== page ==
Team Kimberlin Post of the Day

This was the ninth episode of Blogsmoke. It first ran nine years ago today.

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ANNOUNCER: (VOICE OVER MUSIC) Around Twitter Town and in the territory of the net—there’s just one way to handle the harassers and the stalkers—and that’s with an Internet Sheriff and the smell of “BLOGSMOKE”!


ANNOUNCER: “BLOGSMOKE” starring W. J. J. Hoge. The story of the trolling that moved into the young Internet—and the story of a man who moved against it. (MUSIC: OUT)

JOHN: I’m that man, John Hoge, Internet Sheriff—the first man they look for and the last they want to meet. It’s a chancy job—and it makes a man watchful … and a little lonely.


20 % of the Customers Drink 80 % of the Beer

That version of the the 80/20 Rule is attributed to an English pub keeper. It’s an informal summary of the Pareto distribution, a power-law probability phenomenon that describes a great deal of human behavior. The Pareto distribution suggests it is usually the case in an organization with a statistically large population that a group about the size of the square root of the total population produces half of the organization’s beneficial work.

This tells us why Elon Musk is probably right and Robert Reich is probably wrong.

If Twitter had 7500 employees when Musk took over, something on the order of 87 were probably carrying half the real productive load. Firing only half the staff wouldn’t get rid of enough deadwood.

I’m looking forward to seeing how Twitter will be reshaped.

A Tale of Three Cities

London, Kyiv, and Dresden.

Frasier Nelson makes an interesting observation.

Putin’s going after Ukraine’s energy infrastructure is an attempt to use winter as a weapon against the civilian population. He will undoubtedly be successful in inflicting a lot of hardship, but as Nelson notes in his column, shared hardship strengthens the will to resist and survive.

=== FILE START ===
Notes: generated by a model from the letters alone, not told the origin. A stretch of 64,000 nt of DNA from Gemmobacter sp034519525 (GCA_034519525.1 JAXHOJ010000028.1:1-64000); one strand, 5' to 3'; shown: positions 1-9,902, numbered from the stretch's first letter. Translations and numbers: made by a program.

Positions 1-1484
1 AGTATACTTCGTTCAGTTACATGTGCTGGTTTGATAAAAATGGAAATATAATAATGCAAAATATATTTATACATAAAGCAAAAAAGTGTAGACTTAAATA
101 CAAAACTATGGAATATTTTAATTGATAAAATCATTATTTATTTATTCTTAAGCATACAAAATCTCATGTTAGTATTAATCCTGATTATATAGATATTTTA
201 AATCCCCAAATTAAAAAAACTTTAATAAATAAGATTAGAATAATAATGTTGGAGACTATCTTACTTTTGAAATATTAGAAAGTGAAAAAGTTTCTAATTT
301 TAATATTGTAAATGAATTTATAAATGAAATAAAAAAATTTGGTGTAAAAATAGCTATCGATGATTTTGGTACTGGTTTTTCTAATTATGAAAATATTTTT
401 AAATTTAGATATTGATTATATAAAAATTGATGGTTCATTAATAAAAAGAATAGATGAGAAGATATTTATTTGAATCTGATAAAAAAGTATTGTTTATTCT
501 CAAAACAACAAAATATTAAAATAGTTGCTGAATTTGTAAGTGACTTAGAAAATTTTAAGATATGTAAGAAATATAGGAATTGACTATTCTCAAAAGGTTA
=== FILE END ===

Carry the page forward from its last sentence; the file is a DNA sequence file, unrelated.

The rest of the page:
For all the terror it caused, the Luftwaffe did not have the resources to bomb London back to the Stone Age. OTOH, the RAF did have the wherewithal to pound German cities into dust, helping to crush that country’s will to resist. This is what Dresden looked like in 1945.

It’s ironic that much of the Third World is armed with Russian equipment, because Russia has now become a Third World power armed with nukes. Unless Putin resorts to nukes, he doesn’t have the resources to completely destroy Kyiv.

I’m betting on the Ukrainians.

A Star-Shattering Kaboom

Cassiopeia A is  expanding debris cloud from a stellar explosion, a supernova. This picture was the result of a one million second exposure using the Chandra X-Ray Observatory.  In the false-color image, Cas A’s outer green ring, around 10 light-years across, marks the location of the expanding shock from the original supernova explosion. A structure extends beyond the ring (at about 10 o’clock), evidence that the initial explosion may have also produced energetic jets. The tiny point source near the center of Cas A is a neutron star, the collapsed remains of the stellar core. Cas A is about 10,000 light-years away, but light from the supernova explosion first reached Earth just over 300 years ago.

Image Credit: NASA